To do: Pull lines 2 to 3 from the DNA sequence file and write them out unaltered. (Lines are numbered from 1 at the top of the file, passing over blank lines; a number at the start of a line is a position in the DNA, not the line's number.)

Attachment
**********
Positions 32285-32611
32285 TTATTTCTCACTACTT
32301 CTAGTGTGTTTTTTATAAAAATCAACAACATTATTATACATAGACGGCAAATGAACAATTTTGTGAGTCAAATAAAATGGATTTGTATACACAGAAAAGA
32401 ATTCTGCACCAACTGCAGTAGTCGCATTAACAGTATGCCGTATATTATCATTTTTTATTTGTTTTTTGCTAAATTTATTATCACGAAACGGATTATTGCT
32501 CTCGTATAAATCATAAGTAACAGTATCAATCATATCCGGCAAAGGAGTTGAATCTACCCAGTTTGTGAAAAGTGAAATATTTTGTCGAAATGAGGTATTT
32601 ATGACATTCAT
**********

32285 TTATTTCTCACTACTT
32301 CTAGTGTGTTTTTTATAAAAATCAACAACATTATTATACATAGACGGCAAATGAACAATTTTGTGAGTCAAATAAAATGGATTTGTATACACAGAAAAGA